City News

Grassroots campaign pushes City of Sydney to save Oxford Street’s LGBT identity

Photo: Ann-marie Calilhanna.

By DOUGLAS MAGALETTI

The City of Sydney has moved one step closer to protecting Oxford Street’s LGBTQI cultural and historical identity.

On Monday, April 4, the City of Sydney held a committee meeting with community stakeholders to discuss the framework for the long-sought protection of Oxford Street’s LGBTQI identity, culture, and history.

Under the Oxford Street LGBTIQA+ Social and Cultural Place Strategy and following months of community consultation and pressure from the Star Observer, the City of Sydney has released a framework to recognise the importance of the street to the LGBTQI community. It will also identify places of LGBTQI significance while strengthening the street’s LGBTQI cultural identity.

Takes Steps To Protect the LGBTQI Identity of Oxford Street

The framework includes protections for LGBTQI heritage items, highlighting LGBTQI history and culture, more LGBTQI artwork and rainbow crossings, protections for sex on premises venues, and incentives for LGBTQI employment and inclusion as well as the much talked about Pride Centre and museum.

The strategy also includes an “opt-in LGBTIQA+ Precinct Business Charter”. According to an exclusive given to The Sydney Morning Herald, the charter has “taken inspiration from London’s Soho.”

Map of the Oxford Street creative and cultural precinct in Sydney.

For years, Oxford Street has been plagued by high vacancies, aggressive vehicle traffic and the absence of a sustainable plan.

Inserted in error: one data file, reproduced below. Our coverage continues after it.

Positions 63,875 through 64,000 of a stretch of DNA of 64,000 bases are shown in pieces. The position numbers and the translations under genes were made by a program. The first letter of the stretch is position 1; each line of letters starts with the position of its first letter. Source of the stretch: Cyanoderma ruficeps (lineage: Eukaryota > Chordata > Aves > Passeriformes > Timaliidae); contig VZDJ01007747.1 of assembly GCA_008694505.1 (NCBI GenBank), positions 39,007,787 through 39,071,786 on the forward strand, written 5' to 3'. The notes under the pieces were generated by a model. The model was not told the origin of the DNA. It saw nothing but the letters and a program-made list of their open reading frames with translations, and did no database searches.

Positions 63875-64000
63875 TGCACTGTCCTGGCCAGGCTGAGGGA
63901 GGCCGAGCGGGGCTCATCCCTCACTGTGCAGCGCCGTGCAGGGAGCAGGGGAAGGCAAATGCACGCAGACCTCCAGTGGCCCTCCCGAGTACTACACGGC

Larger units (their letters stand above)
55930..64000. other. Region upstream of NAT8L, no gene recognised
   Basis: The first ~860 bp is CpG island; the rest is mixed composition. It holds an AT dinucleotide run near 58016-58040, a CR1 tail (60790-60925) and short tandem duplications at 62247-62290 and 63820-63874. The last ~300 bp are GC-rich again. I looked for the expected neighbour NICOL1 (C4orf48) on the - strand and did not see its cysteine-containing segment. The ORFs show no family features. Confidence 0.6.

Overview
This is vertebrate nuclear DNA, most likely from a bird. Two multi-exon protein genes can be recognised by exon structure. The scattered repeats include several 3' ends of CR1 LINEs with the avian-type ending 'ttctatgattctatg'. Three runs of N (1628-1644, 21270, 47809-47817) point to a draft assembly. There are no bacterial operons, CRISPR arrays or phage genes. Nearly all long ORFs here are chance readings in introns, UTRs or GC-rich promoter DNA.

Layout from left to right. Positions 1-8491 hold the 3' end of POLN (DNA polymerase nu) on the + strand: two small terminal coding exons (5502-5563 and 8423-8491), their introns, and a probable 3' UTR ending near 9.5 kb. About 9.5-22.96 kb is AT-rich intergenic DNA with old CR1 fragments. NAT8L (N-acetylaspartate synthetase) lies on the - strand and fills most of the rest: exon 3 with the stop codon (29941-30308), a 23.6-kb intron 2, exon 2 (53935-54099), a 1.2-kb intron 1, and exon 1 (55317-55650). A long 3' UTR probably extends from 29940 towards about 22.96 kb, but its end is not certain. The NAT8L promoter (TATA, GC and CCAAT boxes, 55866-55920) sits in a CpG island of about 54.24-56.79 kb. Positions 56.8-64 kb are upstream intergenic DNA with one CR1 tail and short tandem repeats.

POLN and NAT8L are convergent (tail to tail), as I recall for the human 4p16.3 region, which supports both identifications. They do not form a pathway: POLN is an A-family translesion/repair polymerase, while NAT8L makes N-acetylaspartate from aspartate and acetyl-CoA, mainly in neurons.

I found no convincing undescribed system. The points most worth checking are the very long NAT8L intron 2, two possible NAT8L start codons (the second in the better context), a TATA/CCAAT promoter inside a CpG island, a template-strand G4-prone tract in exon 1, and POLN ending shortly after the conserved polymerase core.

In October 2021, the City of Sydney asked for community feedback on a plan to revitalise the renowned LGBTQI strip.

The plan allows property developers to increase floor space and building height along Oxford Street if they dedicate at least 10 per cent to cultural and creative purposes. At the time, the plan did not specially protect the precinct’s LGBTQI+ identity.

A Move in the Right Direction

After Star Observer’s long campaign to ensure the preservation of the LGBTQI character of Oxford Street, including the organising of an LGBTQI Oxford Street Community Forum,  it appears the City of Sydney is moving in the right direction.

The draft Oxford Street LGBTIQA+ Social and Cultural Place Strategy will be on exhibition until May. During this time, the public is able to provide feedback.

Sydney would be the first city in Australia to implement policies that protect the historical and cultural identity of an LGBTQI precinct, joining New York, San Francisco, Chicago, and London.

As your community news source, we will keep you informed over the coming months of all developments.

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